Depending upon the state where your corporation is located, you would need a conversion plan. Some states may require a conversion form, while other states may require you to form a new LLC and then merge your corporation into the newly-formed LLC. However, you should be very careful in this conversion and seek professionals’ help as minor mistakes can have more considerable tax consequences.
How To Convert An LLC To A C Corp
If you want to raise the capital or want to make the process of offering employees’ equity easier, converting your LLC to a C Corp can be very helpful. However, you have to weigh other options before you proceed with the conversion. For example, an LLC offers a lot better taxation structure than a C Corp, where you will be under double taxation.
There are two ways to convert your LLC to a C Corp – A statutory merger and statutory conversion. The method you choose/are required to select will depend upon your business’s state.
- Statutory conversion
It involves drafting a conversion plan, getting it approved from the members of your LLC, and filing for conversion. You should also consult with the operating agreement of your LLC, and if it has the conversion plan outlined, it will make the entire process easier and simpler for you.
- Statutory merger
It is a slightly tricky process, and you should only opt for it if your state doesn’t offer statutory conversion. In this case, you would first have to file for a separate corporation. Once it is formed, you can then merge your LLC into it to dissolve it permanently.
How To Convert A C Corp To An LLC
The majority of small business owners looking to make the taxation simpler and want to protect their assets opt to convert their C Corporations into limited liability companies. While you will need to follow the laws of your state to convert your C Corp into an LLC, the majority of the states do not allow this conversion, and you would need to dissolve your corporation and form an LLC from scratch.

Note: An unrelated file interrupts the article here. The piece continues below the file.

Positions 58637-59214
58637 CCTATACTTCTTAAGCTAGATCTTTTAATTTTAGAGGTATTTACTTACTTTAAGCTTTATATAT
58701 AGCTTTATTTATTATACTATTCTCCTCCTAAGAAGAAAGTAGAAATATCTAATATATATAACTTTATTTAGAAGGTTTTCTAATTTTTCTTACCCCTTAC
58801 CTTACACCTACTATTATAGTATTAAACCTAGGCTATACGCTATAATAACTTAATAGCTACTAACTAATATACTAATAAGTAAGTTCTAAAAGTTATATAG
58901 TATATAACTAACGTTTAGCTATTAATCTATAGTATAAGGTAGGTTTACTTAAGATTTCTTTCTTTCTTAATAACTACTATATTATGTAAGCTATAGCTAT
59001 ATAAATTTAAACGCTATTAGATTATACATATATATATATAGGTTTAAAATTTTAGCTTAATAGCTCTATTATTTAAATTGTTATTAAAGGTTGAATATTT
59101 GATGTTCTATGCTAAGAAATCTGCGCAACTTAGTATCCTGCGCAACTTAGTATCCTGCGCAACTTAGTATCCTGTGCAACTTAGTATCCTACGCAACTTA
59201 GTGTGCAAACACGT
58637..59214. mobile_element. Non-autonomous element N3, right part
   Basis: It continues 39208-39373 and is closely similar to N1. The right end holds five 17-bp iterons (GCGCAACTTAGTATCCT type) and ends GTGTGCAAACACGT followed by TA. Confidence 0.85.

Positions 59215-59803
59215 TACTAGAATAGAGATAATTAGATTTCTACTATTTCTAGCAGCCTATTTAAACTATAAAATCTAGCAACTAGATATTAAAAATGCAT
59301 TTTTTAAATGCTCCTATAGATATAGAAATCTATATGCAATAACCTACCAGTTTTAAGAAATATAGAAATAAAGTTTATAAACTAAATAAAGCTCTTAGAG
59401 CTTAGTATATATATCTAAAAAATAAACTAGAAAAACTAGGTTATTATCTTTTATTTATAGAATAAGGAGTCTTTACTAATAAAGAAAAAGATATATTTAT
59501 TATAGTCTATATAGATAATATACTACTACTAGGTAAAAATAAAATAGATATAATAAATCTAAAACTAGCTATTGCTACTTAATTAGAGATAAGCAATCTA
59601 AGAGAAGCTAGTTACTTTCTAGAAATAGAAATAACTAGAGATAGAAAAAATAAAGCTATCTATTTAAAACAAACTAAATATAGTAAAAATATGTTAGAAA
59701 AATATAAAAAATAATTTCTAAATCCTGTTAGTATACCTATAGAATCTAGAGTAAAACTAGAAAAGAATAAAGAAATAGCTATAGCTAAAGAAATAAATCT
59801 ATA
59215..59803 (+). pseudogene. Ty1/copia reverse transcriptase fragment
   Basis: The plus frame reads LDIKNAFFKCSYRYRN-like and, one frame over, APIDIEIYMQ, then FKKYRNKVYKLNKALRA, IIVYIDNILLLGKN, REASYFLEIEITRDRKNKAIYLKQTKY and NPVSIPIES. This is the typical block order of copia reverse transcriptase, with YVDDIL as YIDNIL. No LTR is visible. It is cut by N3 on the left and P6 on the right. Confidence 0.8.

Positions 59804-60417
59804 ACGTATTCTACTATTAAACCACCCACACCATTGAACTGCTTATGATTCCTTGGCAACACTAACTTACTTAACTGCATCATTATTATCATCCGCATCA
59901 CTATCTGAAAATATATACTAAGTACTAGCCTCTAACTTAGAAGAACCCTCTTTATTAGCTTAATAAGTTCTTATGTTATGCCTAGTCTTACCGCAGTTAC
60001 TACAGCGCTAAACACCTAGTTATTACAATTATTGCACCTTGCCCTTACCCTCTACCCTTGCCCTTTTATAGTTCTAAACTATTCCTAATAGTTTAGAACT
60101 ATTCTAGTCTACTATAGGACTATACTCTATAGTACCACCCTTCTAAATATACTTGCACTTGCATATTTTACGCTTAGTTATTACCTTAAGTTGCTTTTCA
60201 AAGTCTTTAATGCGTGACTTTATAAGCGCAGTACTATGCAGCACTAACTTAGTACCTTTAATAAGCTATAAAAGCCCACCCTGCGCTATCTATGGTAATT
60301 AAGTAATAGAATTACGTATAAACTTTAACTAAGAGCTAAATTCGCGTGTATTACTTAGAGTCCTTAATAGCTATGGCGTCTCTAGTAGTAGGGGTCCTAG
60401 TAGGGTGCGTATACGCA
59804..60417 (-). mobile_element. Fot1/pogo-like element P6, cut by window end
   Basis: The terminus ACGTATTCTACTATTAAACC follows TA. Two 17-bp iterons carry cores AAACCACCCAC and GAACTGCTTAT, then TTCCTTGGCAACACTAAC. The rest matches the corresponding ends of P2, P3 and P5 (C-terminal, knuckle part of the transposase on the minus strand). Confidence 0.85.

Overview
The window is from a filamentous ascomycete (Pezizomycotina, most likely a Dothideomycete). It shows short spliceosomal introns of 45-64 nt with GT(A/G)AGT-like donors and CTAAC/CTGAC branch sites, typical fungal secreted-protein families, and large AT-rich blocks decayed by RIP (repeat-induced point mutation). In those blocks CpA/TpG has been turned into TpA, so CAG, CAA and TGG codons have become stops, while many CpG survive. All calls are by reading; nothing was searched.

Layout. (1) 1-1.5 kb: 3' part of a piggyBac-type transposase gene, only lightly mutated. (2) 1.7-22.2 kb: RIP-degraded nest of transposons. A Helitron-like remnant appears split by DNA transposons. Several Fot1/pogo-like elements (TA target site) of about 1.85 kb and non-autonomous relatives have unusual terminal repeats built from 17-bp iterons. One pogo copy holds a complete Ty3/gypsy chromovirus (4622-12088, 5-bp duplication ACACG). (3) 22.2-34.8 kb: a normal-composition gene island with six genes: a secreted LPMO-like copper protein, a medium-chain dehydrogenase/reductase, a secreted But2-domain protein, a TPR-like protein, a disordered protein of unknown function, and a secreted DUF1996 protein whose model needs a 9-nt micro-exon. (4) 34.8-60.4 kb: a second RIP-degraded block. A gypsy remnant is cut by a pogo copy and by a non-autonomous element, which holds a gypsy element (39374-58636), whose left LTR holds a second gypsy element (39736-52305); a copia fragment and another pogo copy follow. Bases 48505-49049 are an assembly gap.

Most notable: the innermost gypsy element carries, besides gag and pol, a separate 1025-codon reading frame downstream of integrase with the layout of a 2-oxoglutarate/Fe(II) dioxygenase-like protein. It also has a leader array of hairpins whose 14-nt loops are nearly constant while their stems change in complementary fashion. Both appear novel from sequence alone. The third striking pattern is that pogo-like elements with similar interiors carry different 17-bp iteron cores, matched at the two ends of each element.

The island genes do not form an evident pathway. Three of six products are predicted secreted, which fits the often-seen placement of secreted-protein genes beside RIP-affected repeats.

In the limited states where this conversion is allowed, there are still high stakes involved. For example, converting your C Corp to an LLC will require you to transfer the retained earnings and assets from corporation to an LLC, and it is a highly costly process. You can further consult the secretary of the state office of your state to know more about whether your state offers this conversion.
While there are situations where you are not left with any order option but to convert the nature of your business entity, the conversion process always involves a lot of legalese and technicalities, and seeking the help of professionals can help you save time, effort, and money.
Frequently Asked Questions
In this section I’ll go over some of the frequently asked questions I get regarding the conversions of legal entities.
- Can a corporation merge into an LLC?
While an S Corp can easily be merged into an LLC, it is slightly more technical when the case is about the C Corps. The majority of states allow the conversions of S Corps into an LLC and don’t let the conversion of C Corps into an LLC. You can check the laws of your state regarding transformation from the secretary of the state office of your condition.
- Can an S Corp transfer assets to an LLC?
Yes, the transfer of assets of an S Corp is the primary step when you are converting your S Corp into an LLC. On top of assets, you can also transfer the retained earnings of your S Corp into an LLC.
- Do corporations pay more taxes than LLC?
It entirely depends upon how big your corporation is, and then you can compare the payable taxes on an LLC against the corporation. Generally, in the corporations, distributors end up paying taxes twice, I.e., on the shareholder and corporate levels. So, overall, corporations are a more extravagant option when it comes to taxation.